(HealthDay News) — Among critically ill adults with COVID-19, treatment with convalescent plasma had a low likelihood of improving the number of organ support-free days, according to a study published online Oct. 4 in the Journal of the American Medical Association.
Lise J. Estcourt, M.B.B.Chir., D.Phil., and colleagues from the Writing Committee for the REMAP-CAP Investigators assessed whether two units of ABO-compatible, high-titer convalescent plasma would improve outcomes for critically ill adults with COVID-19. The analysis included 1,084 patients who received convalescent plasma and 916 patients who did not receive convalescent plasma within 48 hours of randomization.
The researchers reported that the convalescent plasma intervention was stopped after the prespecified criterion for futility was met. In the convalescent plasma group, the median number of organ support-free days (up to day 21) was zero versus three in the no convalescent plasma group. The in-hospital mortality rate was 37.3% and 38.4%, respectively. The median number of days alive and free of organ support was 14 in both groups. The posterior probability of futility (odds ratio <1.2) was 99.4 percent for the convalescent plasma group versus the no-convalescent plasma group. Treatment effects were similar across the primary outcome, as well as 11 secondary outcomes. Serious adverse events were reported in 3% of patients receiving the convalescent plasma and in 1.3% of patients not receiving it.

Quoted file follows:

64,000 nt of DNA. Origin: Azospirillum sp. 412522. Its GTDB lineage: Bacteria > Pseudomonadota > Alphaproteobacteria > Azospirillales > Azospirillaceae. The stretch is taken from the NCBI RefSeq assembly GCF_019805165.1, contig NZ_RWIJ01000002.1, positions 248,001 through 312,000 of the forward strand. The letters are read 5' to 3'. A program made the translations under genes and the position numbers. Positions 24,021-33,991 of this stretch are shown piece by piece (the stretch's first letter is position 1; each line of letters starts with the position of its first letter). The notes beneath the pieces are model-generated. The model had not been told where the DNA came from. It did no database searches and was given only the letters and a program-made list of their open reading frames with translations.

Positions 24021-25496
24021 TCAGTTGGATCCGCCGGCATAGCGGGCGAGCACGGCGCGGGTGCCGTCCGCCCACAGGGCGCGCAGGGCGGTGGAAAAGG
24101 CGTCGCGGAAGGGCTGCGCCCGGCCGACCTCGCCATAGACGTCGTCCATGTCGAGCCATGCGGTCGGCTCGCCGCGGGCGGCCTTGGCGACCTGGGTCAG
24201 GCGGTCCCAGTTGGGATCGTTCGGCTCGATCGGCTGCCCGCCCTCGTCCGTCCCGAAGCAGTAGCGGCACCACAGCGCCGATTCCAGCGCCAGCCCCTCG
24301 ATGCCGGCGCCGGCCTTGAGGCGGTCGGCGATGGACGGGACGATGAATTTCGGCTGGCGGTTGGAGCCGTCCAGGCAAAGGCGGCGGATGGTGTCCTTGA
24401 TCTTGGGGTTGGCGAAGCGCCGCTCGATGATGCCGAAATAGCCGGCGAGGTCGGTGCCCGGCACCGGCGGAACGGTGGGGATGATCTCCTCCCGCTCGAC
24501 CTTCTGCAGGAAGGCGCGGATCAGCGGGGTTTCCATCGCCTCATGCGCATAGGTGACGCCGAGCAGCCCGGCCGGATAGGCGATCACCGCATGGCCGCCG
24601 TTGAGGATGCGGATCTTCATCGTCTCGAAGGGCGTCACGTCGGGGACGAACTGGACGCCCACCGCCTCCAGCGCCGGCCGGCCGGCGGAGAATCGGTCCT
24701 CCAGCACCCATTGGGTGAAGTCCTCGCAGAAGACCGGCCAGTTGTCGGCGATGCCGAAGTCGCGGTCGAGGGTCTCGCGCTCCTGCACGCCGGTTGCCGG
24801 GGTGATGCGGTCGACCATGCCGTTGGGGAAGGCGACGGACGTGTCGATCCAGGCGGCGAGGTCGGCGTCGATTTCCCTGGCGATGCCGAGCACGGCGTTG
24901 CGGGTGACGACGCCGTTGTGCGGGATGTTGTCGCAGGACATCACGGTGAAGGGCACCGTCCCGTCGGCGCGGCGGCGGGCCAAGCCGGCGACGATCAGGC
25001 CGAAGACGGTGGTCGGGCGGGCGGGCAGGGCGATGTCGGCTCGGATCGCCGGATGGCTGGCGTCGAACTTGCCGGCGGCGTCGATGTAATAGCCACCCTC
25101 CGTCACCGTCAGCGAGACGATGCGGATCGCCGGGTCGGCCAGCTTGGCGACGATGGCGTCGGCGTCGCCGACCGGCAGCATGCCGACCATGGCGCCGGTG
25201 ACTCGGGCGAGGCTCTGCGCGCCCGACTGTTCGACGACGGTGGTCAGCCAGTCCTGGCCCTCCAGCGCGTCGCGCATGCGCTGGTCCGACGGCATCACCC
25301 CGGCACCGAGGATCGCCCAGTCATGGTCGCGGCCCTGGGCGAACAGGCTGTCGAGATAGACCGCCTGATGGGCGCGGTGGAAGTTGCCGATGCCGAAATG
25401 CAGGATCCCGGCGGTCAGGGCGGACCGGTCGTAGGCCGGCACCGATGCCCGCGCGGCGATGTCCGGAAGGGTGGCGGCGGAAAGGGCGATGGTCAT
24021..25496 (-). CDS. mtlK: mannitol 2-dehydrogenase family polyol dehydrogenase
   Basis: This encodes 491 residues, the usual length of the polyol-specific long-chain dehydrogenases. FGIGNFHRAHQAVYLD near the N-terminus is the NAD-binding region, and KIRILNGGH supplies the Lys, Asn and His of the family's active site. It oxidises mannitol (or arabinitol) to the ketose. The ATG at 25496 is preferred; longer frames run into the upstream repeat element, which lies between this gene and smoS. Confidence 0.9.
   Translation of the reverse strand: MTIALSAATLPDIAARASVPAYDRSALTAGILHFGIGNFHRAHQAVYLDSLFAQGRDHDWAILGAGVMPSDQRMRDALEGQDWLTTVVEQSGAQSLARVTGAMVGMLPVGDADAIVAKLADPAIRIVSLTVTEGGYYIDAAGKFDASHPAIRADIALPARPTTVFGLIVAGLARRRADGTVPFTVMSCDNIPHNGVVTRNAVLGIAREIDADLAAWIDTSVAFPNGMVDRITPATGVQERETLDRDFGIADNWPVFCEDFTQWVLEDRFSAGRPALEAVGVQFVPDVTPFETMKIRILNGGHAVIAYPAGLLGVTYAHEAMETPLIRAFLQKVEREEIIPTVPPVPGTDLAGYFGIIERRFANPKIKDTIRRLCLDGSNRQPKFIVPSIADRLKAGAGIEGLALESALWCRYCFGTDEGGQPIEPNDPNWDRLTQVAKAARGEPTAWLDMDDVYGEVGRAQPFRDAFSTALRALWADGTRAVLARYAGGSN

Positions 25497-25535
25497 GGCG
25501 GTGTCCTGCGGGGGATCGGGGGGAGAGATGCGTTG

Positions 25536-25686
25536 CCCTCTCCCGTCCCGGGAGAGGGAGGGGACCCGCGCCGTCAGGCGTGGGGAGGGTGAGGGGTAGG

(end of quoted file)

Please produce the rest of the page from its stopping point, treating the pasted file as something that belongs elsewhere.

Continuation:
“Among the predefined subgroups, there was no evidence for a meaningful difference in the treatment effect with convalescent plasma compared with no convalescent plasma, with the exception of the small number of participants with immunodeficiency at baseline,” the authors write.
Several authors disclosed ties to the pharmaceutical industry.